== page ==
Winkler, H., & Denmead, T. (2016). The future of homegrown teaching artists? Negotiating contradictions of professionalization in the youth arts and humanities field. International Journal of Education & the Arts, 17(10). Retrieved from http://www.ijea.org/v17n10/.
Abstract: Youth arts and humanities programs are providing invaluable learning opportunities for youth participants to become what we term “homegrown teaching artists.” After several years of artistic and pedagogic development, these alumni teach youth in the same programs where they were once participants. This phenomenon has emerged at the same time that the teaching artist field has become professionalized with new credentialed pathways through higher education. This simultaneity presents a paradox. Professionalization introduces formal standards and barriers to entry into the teaching artist field at the same time that teaching artists train youth who are racialized and low-income to become teaching artists through informal pathways in youth arts and humanities programs. In other words, the professionalization of the field is at odds with its aspiration to expand and sustain youth’s right to cultural self-determination. We address this contradiction by investigating the pathways and practices of three homegrown teaching artists before turning to implications for policy and practice.
The article I wrote with Ruth Nicole Brown for Art Education is now available for downloading without a subscription!
Put on your snorkel and safety goggles, hang a pine-scented air freshener around your neck, and roll up your capri pants, because we are headed into the valley of darkness. If you want a hopey-changey-kinda politic, if you want to give young people a “voice,” if you think hip-hop is some mainstream practice, then you have come to the wrong post post-racial place. No: Here in the valley, the Barack bubble has burst. Here in the valley, we re-turn to terror because, Lord knows, we are about to be terrorized. Some of us know this terror well. For those who do not, they will come to know this terror as witnesses; their discomfort will reveal itself as beauty and/or privilege…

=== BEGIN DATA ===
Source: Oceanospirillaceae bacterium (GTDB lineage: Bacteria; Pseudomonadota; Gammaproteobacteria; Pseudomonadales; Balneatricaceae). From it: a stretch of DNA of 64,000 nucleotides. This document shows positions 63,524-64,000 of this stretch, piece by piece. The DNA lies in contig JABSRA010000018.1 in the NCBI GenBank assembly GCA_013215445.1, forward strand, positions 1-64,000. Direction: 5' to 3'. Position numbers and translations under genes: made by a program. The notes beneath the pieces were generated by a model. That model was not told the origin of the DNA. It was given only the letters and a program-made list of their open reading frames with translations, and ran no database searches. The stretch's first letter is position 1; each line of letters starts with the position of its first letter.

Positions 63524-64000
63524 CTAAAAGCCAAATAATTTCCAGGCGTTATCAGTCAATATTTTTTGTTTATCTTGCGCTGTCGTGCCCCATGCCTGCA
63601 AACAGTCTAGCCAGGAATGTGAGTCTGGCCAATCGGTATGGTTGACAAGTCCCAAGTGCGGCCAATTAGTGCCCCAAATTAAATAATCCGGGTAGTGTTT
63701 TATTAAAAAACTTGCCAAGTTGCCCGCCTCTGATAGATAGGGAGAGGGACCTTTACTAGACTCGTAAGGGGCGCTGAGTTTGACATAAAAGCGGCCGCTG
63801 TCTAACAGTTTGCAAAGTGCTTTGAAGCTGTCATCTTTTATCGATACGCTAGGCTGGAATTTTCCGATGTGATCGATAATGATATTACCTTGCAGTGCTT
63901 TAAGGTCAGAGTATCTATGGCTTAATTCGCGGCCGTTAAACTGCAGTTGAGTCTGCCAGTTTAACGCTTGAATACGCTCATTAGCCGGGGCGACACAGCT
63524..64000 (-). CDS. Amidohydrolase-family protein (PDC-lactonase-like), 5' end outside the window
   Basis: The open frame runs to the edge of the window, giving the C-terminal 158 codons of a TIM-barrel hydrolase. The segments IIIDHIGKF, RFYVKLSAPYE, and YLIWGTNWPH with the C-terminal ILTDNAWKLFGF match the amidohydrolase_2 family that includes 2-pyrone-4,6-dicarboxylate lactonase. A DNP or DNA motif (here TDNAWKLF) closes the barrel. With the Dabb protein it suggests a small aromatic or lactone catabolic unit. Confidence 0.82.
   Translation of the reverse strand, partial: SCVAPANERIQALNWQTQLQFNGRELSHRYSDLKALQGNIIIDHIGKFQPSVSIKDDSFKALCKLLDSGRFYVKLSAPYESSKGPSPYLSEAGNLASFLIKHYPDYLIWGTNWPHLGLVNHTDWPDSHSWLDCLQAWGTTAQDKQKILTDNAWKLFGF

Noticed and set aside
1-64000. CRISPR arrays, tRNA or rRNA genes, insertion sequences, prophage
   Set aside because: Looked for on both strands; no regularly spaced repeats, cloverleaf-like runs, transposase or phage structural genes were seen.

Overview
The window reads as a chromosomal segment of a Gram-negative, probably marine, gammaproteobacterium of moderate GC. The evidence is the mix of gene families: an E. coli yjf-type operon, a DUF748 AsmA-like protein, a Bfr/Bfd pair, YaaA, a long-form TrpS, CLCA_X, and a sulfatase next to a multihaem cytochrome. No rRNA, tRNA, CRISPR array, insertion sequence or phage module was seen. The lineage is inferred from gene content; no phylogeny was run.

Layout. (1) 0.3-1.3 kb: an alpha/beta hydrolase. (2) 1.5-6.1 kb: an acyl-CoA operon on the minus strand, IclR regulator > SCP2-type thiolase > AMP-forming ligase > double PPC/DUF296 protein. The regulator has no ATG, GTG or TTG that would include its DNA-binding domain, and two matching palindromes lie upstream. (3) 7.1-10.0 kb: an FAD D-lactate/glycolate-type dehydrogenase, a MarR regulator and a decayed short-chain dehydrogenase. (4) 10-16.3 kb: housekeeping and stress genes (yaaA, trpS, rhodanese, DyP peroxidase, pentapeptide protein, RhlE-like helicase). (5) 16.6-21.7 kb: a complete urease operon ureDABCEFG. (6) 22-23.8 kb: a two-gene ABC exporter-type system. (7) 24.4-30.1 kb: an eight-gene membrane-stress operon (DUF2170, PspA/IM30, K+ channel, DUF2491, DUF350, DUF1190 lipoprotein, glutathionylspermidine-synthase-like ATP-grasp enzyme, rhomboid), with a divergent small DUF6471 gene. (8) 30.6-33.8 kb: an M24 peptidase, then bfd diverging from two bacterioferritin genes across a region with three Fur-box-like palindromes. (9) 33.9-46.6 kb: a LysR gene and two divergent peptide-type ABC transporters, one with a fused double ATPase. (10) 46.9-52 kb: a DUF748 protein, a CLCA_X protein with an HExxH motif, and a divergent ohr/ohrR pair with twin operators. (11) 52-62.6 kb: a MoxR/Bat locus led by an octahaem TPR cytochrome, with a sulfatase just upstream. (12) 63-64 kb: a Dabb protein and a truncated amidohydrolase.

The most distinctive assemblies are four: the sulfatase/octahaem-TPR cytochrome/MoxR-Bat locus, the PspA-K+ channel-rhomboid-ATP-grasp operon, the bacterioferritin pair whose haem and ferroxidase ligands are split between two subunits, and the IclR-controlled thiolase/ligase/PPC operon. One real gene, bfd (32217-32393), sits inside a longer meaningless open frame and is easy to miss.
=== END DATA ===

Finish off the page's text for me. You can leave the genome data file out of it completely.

Moral Ambivalents, Mucks, and Mad Hatters!!! Welcome to Kara Walker’s Ruﬀneck Constructivists!!! The Greatest Show on Earth!!! If you have been down, be down!!!
If you haven’t, bring a shovel.
Before entering this Instructional Resource, teleport your crew. IM your homegirls. Mail the letter he is waiting on because you are about to leave yoursel behind… Or… Change your gait and exit this Instructional Resource at this time. We cool like that
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I have a new paper in Visual Inquiry: Learning & Teaching Art (Volume 4, Number 3) that seeks to provide the beginnings of a conceptual framework for capturing movement that may be useful in and beyond traditional art education classrooms. My thinking for this paper began when I struggled as a novice ethnographer to capture the movement of participants in the field, particularly when movement was identified by participants, in this case, artist-teachers, as significant to their pedagogy. Drawing on various disciplinary traditions, I investigated different languages and technologies that we might use to capture movement, as well as how we might theorize movement, as well as capture in relation to the idea and practice of mobility. This paper is the first in this thinking on the topic. There is still more work to be done here. Thank you G. James Daichendt for publishing!
Youth is often conceptualized as a transitional period from the dependence of childhood to the independence of adulthood, which corresponds to the age of 15-24. The United Nations, for example, frames youth within this age range.
The positive youth development movement, now so strong throughout the world, is preoccupied with providing the conditions and resources that youth need to transition successfully from childhood to adulthood during this period.
A critical youth studies perspective offers a different point of view, and argues that youth itself, and the temporality of youth, is actively constructed and managed given social, political, and economic needs.
I was excited to see the British Journal of Sociology of Education publish a review symposium of Youth Rising? The Politics of Youth in the Global Economy by Mayssoun Sukarieh and Stuart Tannock nearly two years after it was first published. Three scholars have reviewed the book in the latest issue: Laura Harvey, Steve Roberts, and Jo-Anne Dillabough.
As someone relatively new to youth studies scholarship, I suspected when I read it a few months ago that Youth Rising? could be an important contribution to the field. The analysis is penetrating and historical evidence convincing, and the scope and aims of the book are timely and spot on.
I am not going to review the book here, but I do want to provide some brief commentary on the basic premise of the book and why I think it is important, particularly for youth and youth workers in this age of youth empowerment and positive youth development.